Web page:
As you know, I have not endorsed anyone for president in 2016. I am giving all the candidates advice, and there are several I like, including Ted Cruz, Marco Rubio and Ben Carson. But I have to admit, it is entertaining to watch the political establishment panicking at the rise of Donald Trump.
The GOP establishment sees Trump as a party wrecker, and he could wreck the party if he goes on a kamikaze mission as a third party candidate. But that worry doesn’t explain why he has jumped into such prominence in the GOP primary.
Two columns by serious thinkers devoted to explaining Trump caught my attention over the weekend, because they both hit the same theme.
Bill Kristol writes at The Weekly Standard that like Richard Nixon’s “silent majority,” Trump has tapped into a sense of American nationalism — a dirty word to many elites.
Cultural elites despise traditional American values and reject the idea of American exceptionalism. Business elites, with their multinational corporations, often brag about the number of workers they employ in China or Mexico, rather than Pittsburgh or Detroit.
Many Americans want our country to be great again, to be respected around the world. But both parties have largely failed to address stagnating wages, falling standards of living and America’s declining influence.
Bill Kristol hopes that Trump’s movement can be refined into “a neo-Reaganite victory, one that builds on what is best in the Tea Party and what is healthy in Trumpism to create a politically viable governing conservatism.”
In the Wall Street Journal, Peggy Noonan writes that Trump is flourishing because he has seized on the “deepening estrangement between the elites and the non-elites in America.” Noonan adds that contrary to the conventional wisdom, Trump’s tough talk on illegal immigration is resonating with many legal immigrants who followed the rules to come here.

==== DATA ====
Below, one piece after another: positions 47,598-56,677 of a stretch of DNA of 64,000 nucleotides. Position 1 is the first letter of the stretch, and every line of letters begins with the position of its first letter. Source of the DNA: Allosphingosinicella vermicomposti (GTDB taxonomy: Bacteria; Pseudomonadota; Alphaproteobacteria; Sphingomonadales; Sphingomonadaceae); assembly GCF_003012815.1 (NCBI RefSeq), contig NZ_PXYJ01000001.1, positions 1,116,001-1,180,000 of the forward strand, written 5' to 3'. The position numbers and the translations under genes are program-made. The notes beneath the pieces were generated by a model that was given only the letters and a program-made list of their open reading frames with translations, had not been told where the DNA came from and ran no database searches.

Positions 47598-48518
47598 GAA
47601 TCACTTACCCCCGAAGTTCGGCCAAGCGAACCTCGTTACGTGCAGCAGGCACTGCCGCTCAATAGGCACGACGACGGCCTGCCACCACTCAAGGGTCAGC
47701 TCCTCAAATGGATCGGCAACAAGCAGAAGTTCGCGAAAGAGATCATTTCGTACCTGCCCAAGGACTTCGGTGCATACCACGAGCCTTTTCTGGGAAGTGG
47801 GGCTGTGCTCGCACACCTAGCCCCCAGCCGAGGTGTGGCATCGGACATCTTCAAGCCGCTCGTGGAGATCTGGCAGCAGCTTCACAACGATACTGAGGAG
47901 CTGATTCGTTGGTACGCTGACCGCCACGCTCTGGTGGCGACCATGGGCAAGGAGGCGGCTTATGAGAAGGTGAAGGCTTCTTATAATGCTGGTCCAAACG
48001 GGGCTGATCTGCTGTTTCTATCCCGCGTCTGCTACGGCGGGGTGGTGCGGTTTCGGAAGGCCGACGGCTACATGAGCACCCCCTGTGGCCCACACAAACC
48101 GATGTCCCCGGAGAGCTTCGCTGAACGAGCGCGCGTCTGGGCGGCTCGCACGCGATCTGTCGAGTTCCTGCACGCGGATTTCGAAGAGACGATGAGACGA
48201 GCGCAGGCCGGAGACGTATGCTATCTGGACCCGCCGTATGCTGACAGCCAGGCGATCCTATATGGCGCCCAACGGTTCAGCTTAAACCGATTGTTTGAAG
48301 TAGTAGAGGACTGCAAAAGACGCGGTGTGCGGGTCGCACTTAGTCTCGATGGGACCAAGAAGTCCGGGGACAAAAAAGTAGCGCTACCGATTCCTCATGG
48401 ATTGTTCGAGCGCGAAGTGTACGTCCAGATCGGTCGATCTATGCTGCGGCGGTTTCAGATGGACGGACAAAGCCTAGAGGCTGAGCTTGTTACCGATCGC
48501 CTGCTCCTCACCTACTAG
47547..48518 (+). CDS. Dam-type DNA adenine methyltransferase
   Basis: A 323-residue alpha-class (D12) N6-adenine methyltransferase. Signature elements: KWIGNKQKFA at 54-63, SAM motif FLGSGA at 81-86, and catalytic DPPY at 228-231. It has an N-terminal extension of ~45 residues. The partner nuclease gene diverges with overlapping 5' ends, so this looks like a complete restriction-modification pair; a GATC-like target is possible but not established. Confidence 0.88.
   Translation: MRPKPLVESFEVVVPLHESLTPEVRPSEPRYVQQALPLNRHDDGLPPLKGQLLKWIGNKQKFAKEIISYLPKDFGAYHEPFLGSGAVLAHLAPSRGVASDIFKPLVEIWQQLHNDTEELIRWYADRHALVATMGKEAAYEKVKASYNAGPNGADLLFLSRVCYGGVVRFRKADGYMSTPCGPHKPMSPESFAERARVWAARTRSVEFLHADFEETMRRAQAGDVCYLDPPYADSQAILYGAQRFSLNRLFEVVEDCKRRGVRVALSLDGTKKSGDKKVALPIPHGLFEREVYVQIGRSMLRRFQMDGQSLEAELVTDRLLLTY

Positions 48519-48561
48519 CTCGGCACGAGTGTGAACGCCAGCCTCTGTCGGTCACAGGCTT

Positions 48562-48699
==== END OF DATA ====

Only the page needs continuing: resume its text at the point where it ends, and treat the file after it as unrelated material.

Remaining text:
After the 2012 loss, GOP elites commissioned its famous “autopsy” report to find out what went wrong and what it needed to do to win in the future. The autopsy only further alienated the conservative base by echoing the left with suggestions that it downplay social issues and concerns about illegal immigration.
Heading into the 2016 election and what may be our last chance to save America, I believe the RNC should establish an emergency commission made up of the Tea Party movement, social conservatives, balanced budget conservatives, defense and foreign policy conservatives.
Ask them why Trump is gaining traction. I guarantee the response won’t be that the GOP is “too conservative,” but that it too often does the same thing as the Democrat Party, just in slow motion. Conservatives are looking for their Obama — someone who will fight for conservative values as aggressively as Obama has fought for the left’s agenda.
To many Americans, Trump is synonymous with success. His supporters believe that perhaps the unapologetic, brash billionaire, beholden to no one, really can make America great again.
Gary L. Bauer served in President Ronald Reagan’s administration for eight years, as Under Secretary of Education and as President Reagan’s Chief Domestic Policy Advisor.